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Posted: Feb 21st, 2013
New study questions benefits of robotic surgery
(Nanowerk News) A report published in the Journal of the American Medical Association ("Robotically Assisted vs Laparoscopic Hysterectomy Among Women With Benign Gynecologic Disease"; free access) raises doubts as to whether robotic surgery provides any greater benefits to patients than conventional laparoscopic surgery: Between 2007 and 2010, the use of robotically assisted hysterectomy for benign gynecologic disorders increased substantially. Robotically assisted and laparoscopic hysterectomy had similar morbidity profiles, but the use of robotic technology resulted in substantially more costs.
Although robotically assisted hysterectomy for benign gynecologic conditions has been reported, little is known about the incorporation of the procedure into practice, its complication profile, or its costs compared with other routes of hysterectomy.
The study shows that the use of robotically assisted hysterectomy increased from 0.5% in 2007 to 9.5% of all hysterectomies in 2010. During the same time period, laparoscopic hysterectomy rates increased from 24.3% to 30.5%.
Total costs associated with robotically assisted hysterectomy on average were $2189 more per case than for laparoscopic hysterectomy.
In a robotically assisted surgery, the surgeon sits at a console and operates mechanical arms that insert miniaturized tools through small openings in the patient’s body. The physician is guided by a tiny lighted camera that displays the patient’s organs on a 3-D screen.
According to a report in the Wall Street Journal, advocates of robotic surgery say that the machines, called da Vinci Surgical Systems, and manufactured solely by Intuitive Surgical, Inc., provide patient outcomes that include less scarring, less pain and blood loss, fewer complications and shorter hospital stays than traditional surgery, which involves larger incisions and takes longer to heal.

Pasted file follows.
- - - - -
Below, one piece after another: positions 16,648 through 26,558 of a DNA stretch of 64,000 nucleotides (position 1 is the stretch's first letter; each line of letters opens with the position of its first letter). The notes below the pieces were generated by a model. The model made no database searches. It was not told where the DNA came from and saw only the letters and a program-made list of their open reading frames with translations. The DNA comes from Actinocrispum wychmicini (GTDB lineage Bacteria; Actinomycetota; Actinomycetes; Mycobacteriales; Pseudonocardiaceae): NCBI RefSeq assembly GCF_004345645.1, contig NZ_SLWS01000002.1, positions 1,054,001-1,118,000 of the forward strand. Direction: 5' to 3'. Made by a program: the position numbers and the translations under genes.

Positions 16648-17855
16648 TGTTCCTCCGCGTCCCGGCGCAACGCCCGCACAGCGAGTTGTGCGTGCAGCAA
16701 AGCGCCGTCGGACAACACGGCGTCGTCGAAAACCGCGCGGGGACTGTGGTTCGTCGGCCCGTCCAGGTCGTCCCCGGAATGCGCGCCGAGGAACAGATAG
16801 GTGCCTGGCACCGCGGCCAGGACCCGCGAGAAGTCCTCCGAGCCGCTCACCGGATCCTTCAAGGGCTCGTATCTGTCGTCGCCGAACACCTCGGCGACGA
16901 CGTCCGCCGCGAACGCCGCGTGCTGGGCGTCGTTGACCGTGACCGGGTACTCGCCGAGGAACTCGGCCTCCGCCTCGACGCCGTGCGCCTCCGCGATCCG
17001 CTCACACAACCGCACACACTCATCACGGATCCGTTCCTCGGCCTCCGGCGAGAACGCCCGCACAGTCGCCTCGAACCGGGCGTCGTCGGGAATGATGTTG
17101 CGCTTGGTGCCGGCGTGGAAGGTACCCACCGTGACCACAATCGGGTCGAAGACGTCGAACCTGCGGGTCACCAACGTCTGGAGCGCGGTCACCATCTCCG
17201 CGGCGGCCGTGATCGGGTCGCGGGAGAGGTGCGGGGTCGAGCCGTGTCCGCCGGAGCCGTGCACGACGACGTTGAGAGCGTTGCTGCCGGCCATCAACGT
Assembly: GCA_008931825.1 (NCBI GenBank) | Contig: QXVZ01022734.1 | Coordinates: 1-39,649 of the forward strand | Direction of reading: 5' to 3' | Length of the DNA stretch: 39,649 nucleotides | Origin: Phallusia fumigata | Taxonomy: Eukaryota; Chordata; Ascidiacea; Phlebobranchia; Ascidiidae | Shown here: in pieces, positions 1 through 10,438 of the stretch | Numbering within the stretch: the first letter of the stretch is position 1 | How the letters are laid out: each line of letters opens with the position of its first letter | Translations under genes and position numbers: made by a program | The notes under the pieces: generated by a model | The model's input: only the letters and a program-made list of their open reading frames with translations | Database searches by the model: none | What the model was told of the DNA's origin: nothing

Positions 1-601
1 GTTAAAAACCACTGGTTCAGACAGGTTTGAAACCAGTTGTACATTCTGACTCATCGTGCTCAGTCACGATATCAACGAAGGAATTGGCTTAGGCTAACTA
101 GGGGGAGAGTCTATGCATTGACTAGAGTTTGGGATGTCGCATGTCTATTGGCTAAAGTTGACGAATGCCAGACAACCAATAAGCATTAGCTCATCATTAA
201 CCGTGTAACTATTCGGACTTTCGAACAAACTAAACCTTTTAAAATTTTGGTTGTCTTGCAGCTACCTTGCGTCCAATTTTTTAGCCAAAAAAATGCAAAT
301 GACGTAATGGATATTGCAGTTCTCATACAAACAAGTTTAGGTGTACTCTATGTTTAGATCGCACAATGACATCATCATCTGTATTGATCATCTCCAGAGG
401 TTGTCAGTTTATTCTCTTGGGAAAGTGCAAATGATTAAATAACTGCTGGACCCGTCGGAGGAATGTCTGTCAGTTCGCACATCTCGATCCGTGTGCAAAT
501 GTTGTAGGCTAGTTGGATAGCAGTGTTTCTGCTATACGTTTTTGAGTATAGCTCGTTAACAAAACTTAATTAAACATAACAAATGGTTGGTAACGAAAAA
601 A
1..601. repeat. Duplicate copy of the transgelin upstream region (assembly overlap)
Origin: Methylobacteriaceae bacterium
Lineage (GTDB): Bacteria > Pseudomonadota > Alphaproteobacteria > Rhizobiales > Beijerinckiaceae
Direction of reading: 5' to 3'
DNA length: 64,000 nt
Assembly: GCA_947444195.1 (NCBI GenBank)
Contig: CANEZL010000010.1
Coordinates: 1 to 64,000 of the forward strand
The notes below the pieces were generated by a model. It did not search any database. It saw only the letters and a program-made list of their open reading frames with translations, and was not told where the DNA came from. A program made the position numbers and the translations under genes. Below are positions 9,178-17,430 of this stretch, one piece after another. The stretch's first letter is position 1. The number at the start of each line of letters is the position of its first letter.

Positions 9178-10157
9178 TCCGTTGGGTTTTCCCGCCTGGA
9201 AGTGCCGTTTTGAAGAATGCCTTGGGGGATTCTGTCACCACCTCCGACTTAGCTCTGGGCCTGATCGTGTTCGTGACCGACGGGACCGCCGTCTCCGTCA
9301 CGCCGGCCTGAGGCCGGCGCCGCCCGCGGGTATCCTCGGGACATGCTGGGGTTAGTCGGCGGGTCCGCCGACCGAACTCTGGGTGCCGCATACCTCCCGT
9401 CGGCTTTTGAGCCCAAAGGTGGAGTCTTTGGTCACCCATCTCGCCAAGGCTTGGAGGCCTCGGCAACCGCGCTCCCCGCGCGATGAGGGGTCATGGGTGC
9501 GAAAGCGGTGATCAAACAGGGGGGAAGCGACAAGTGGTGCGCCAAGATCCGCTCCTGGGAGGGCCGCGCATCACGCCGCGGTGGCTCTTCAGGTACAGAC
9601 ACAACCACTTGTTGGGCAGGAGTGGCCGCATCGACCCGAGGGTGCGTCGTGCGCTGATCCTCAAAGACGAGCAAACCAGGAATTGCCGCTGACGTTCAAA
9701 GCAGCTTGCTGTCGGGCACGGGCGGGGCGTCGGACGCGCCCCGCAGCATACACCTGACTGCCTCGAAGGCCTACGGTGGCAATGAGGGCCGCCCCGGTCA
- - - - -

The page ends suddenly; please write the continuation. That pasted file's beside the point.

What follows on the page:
Critics say that the same could be said for all minimally invasive procedures. The crucial variable in the studies cited by robotic surgery proponents, they maintain, is that the surgeries were laparoscopic surgeries, not that they were performed by da Vinci machines, which are now being used in prostate surgery, gallbladder and gynecological surgeries.
The study’s lead author, associate professor of women’s health at Columbia, Jason Wright, told the WSJ, “There are so many options for hysterectomies now that patients should discuss the pros and cons of all of them with their doctors.”
Myriam Curet, an Intuitive Surgical representative said, “We did not develop the robot to compete with laparoscopic surgery. We developed the robot to bring the benefits of minimally invasive surgery to more women.”
Source: via JAMA and WSJ
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